Google will shut down the consumer version of its social network Google+ after announcing data from up to 500,000 users may have been exposed to external developers by a bug that was present for more than two years in its systems.
The company said in a blog on Monday it had discovered and patched the leak in March of this year and had no evidence of misuse of user data or that any developer was aware or had exploited the vulnerability. Shares of its parent company Alphabet Inc, however, were down 1.5% at $1150.75 in response to what was the latest in a run of privacy issues to hit the United States’ big tech companies.
The Wall Street Journal reported earlier that Google had opted not to disclose the issue with its Application Program Interfaces (API) partly due to fears of regulatory scrutiny, citing unnamed sources and internal documents.
Google said it had reviewed the issue, looking at the type of data involved, whether it could accurately identify the users to inform, whether there was any evidence of misuse, and whether there were any actions a developer or user could take.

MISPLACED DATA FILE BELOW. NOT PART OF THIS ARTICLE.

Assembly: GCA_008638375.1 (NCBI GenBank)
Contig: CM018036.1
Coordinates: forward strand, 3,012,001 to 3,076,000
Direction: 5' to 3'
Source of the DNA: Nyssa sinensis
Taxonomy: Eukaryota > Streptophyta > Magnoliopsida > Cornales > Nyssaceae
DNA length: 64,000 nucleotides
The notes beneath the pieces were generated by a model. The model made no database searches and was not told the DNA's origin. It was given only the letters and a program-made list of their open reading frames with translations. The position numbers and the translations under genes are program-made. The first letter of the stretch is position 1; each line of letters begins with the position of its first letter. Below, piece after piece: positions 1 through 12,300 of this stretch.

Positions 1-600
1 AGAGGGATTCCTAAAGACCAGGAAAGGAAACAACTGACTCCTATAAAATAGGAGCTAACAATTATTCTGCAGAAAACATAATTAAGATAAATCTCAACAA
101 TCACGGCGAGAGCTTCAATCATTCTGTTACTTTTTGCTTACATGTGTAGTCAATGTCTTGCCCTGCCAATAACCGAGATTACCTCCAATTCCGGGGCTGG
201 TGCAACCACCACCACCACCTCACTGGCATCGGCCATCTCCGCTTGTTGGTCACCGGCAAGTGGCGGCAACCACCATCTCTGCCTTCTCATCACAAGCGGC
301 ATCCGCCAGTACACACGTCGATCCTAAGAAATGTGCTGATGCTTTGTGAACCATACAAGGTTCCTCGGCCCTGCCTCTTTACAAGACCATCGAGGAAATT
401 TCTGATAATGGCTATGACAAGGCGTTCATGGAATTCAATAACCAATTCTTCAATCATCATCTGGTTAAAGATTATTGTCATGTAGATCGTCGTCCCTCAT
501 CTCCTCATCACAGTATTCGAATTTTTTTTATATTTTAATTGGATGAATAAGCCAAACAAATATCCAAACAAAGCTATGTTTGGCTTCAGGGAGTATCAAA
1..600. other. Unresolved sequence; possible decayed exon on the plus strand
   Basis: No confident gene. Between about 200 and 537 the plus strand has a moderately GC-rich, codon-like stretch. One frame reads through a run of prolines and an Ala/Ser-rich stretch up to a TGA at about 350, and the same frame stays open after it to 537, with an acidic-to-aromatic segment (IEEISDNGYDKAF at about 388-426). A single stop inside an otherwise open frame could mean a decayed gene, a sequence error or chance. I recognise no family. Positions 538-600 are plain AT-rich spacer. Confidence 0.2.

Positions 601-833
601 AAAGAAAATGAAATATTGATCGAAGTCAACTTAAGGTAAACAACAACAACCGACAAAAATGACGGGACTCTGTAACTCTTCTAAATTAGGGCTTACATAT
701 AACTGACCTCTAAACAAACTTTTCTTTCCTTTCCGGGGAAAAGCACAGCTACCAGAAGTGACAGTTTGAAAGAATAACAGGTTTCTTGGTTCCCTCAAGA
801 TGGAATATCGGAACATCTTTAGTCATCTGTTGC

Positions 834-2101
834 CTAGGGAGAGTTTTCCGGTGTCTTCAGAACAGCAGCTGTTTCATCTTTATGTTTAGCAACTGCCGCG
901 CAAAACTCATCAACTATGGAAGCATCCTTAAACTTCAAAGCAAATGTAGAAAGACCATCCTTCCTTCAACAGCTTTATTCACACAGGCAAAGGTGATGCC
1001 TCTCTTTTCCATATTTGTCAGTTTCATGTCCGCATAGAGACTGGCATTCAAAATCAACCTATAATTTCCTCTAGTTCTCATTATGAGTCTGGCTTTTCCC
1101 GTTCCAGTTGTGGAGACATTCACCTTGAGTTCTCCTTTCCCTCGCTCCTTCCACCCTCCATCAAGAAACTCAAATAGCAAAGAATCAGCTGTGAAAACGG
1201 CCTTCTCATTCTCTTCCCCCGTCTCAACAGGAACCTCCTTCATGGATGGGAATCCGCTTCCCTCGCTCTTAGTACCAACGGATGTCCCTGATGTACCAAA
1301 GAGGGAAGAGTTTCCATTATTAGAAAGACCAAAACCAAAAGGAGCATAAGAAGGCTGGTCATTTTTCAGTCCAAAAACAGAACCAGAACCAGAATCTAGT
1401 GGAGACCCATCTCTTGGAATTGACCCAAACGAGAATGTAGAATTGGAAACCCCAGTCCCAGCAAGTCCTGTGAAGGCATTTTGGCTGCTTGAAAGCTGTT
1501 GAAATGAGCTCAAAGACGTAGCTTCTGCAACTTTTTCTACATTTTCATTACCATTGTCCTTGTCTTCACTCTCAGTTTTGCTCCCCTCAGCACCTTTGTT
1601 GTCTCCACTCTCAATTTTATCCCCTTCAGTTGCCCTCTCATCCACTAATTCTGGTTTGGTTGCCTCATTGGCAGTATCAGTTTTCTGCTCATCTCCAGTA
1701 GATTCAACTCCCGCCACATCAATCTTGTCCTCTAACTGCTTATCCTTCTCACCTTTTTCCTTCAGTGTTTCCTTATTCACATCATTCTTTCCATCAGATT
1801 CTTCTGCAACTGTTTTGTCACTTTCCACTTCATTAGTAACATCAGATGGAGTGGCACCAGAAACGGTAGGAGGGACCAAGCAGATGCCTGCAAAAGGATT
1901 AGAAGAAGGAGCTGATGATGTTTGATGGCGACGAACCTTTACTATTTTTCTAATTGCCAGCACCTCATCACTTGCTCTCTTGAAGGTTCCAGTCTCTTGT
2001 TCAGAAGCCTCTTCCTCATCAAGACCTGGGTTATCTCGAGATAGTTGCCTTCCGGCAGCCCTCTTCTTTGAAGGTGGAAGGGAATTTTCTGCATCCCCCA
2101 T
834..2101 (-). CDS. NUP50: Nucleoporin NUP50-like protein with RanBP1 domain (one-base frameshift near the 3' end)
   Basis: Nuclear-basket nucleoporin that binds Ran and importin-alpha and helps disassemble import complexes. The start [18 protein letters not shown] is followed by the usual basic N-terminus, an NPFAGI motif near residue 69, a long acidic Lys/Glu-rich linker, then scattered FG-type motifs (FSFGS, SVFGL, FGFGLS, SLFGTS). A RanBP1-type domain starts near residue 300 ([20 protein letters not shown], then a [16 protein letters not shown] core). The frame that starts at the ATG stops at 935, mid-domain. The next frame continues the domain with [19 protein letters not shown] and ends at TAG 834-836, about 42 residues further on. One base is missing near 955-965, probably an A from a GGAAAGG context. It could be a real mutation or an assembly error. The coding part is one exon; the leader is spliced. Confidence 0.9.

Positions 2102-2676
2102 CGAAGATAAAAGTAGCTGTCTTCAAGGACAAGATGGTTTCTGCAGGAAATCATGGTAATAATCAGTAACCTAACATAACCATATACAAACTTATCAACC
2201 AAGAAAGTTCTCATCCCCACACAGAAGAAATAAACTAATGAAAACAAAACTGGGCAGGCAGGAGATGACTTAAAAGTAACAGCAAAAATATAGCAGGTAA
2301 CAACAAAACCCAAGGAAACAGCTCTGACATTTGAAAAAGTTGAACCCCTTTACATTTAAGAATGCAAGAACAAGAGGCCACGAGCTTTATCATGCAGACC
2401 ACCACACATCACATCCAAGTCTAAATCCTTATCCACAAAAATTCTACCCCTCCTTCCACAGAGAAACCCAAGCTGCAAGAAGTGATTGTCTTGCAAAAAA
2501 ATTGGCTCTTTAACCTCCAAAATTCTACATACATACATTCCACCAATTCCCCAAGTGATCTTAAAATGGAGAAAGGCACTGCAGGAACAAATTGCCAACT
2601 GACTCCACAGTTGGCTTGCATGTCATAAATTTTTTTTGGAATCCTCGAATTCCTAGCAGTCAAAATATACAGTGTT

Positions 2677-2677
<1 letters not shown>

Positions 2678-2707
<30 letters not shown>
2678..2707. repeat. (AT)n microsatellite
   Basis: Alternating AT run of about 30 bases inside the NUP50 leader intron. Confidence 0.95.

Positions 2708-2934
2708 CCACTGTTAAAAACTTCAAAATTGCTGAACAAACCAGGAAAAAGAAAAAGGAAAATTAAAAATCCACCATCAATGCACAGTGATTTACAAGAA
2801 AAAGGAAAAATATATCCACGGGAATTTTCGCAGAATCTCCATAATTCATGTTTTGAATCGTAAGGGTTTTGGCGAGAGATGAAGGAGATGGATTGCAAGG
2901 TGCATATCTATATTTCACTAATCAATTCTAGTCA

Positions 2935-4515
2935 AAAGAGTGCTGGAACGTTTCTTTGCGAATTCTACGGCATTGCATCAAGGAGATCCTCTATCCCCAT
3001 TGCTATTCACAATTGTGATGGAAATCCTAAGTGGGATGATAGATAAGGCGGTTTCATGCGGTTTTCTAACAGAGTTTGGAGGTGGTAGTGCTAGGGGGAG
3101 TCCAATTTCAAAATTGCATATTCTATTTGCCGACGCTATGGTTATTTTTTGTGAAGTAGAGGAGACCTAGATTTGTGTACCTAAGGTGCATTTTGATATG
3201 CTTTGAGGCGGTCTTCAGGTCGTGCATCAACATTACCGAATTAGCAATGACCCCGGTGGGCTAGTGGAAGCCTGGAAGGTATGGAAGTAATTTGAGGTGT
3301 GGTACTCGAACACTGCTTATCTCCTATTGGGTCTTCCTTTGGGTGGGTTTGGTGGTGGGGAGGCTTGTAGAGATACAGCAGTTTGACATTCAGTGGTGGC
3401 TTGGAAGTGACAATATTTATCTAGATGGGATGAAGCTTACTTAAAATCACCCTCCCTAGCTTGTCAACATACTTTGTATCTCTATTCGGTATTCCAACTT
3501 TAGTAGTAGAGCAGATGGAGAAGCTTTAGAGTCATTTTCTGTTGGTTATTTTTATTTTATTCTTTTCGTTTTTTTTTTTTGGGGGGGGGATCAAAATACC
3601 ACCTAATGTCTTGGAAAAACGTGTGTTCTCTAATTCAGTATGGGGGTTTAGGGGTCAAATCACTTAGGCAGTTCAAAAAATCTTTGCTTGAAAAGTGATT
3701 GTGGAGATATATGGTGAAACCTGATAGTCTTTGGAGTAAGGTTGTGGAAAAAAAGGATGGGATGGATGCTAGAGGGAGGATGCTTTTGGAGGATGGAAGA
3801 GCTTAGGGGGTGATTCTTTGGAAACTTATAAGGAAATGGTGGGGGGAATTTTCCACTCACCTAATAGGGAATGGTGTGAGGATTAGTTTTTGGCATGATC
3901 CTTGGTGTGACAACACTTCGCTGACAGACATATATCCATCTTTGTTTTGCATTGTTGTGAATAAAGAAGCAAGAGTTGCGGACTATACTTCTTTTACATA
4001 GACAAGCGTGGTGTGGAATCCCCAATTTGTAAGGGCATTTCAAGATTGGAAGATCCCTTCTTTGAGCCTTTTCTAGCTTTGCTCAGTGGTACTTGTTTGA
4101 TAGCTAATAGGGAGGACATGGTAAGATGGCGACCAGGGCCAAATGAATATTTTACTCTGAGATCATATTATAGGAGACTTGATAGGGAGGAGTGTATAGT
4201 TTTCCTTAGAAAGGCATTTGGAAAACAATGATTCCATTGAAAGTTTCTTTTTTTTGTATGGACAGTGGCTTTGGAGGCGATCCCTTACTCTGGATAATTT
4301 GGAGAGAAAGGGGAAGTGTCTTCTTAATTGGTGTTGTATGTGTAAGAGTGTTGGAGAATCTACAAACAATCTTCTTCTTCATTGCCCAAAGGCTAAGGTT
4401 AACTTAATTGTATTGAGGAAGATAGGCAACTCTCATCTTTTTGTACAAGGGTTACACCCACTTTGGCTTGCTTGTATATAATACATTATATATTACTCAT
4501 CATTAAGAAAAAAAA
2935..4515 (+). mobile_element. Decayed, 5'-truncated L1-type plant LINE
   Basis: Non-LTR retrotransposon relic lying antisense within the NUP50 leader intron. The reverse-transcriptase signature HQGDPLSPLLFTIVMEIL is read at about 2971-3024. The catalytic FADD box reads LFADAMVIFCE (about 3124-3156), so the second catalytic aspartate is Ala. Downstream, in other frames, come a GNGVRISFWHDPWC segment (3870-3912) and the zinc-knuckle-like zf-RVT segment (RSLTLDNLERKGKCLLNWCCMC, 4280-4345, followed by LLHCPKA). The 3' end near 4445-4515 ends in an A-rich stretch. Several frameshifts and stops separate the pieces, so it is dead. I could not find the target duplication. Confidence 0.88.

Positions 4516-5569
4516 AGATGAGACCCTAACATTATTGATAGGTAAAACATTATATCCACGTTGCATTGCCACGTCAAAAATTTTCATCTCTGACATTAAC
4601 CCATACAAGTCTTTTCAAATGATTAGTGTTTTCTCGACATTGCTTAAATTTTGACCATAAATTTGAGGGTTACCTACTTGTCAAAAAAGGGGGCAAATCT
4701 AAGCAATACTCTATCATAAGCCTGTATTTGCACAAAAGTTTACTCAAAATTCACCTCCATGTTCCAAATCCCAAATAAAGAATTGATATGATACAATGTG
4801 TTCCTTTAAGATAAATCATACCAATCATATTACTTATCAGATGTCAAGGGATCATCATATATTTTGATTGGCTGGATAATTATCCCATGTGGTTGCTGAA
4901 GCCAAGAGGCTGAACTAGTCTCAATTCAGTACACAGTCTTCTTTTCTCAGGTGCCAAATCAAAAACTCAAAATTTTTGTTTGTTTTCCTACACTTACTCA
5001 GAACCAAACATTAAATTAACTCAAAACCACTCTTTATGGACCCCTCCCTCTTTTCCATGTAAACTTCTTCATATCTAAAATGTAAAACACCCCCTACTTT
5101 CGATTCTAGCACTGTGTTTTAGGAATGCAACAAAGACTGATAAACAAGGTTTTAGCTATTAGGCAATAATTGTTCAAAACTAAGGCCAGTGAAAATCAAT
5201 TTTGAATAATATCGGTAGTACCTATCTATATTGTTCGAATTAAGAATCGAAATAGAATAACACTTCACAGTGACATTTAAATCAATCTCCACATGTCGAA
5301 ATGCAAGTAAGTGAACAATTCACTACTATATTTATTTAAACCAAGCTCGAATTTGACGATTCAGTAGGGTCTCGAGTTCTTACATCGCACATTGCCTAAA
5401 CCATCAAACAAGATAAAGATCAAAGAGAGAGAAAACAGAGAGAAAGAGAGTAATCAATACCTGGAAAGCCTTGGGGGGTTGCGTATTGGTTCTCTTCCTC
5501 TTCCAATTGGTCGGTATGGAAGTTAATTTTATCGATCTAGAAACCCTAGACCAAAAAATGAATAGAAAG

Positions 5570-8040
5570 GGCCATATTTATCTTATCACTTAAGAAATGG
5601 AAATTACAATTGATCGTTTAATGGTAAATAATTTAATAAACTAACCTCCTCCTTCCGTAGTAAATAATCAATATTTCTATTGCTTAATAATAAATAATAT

“None of these thresholds were met in this instance,” it said. “We found no evidence that any developer was aware of this bug, or abusing the API, and we found no evidence that any Profile data was misused.”
Under the European Union’s General Data Protection Regulation (GDPR), if personal data is breached, a company needs to inform a supervisory authority within 72 hours, unless the breach is unlikely to result in a risk to the rights and freedom of users.
“It seems like the downside risk of having a story that says they intentionally hid information about a major breach from users is bigger than the upside of avoiding scrutiny,” said Geoffrey Parker, an engineering professor at Ivy League college Dartmouth. “I wonder if there wasn’t more depth to the internal debate.”